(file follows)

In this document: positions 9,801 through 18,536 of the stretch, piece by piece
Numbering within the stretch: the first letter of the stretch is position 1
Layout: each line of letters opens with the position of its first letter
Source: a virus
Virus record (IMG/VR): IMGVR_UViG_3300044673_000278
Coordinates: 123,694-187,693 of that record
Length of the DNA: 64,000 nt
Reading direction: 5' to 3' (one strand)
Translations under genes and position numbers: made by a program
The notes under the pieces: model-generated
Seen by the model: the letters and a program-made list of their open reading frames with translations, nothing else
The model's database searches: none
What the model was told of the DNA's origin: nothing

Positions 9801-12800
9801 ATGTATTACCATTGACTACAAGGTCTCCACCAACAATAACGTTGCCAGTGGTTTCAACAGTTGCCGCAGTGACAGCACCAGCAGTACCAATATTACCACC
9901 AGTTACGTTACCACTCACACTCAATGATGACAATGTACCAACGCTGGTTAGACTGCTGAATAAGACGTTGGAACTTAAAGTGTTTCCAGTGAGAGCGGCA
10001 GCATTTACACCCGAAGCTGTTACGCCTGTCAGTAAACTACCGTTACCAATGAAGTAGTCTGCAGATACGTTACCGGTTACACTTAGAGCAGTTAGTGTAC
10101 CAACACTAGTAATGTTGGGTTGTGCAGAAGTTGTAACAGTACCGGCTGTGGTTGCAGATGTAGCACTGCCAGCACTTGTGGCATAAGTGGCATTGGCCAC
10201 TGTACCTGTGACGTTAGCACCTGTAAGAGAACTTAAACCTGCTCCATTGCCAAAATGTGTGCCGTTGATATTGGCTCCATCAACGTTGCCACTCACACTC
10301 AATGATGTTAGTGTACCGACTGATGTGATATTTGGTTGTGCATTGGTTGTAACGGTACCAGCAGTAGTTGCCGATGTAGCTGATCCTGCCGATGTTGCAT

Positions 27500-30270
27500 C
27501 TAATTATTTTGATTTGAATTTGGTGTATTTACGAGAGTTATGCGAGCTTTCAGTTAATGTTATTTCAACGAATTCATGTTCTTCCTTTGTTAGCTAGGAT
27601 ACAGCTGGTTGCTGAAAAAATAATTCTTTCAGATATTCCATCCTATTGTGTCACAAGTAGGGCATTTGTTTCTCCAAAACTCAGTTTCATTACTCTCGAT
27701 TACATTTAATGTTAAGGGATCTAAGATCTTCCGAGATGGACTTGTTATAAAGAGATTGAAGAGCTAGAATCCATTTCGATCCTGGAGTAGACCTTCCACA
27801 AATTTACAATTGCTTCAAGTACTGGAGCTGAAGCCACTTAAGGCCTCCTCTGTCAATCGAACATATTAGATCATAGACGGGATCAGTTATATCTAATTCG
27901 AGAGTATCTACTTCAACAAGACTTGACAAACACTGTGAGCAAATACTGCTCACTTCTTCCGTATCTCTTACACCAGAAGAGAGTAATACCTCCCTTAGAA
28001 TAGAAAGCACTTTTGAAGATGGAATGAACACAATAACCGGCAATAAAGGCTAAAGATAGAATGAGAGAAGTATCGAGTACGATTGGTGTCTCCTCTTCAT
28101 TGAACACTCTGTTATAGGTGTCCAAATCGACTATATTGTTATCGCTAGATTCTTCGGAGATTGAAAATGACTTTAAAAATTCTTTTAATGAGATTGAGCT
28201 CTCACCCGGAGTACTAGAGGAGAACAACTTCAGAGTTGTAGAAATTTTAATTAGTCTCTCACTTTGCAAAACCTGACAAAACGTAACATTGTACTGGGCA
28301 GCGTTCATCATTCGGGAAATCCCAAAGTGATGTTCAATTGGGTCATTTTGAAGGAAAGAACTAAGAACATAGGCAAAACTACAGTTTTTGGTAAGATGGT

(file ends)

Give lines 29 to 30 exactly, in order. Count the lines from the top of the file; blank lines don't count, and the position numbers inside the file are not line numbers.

28101 TGAACACTCTGTTATAGGTGTCCAAATCGACTATATTGTTATCGCTAGATTCTTCGGAGATTGAAAATGACTTTAAAAATTCTTTTAATGAGATTGAGCT
28201 CTCACCCGGAGTACTAGAGGAGAACAACTTCAGAGTTGTAGAAATTTTAATTAGTCTCTCACTTTGCAAAACCTGACAAAACGTAACATTGTACTGGGCA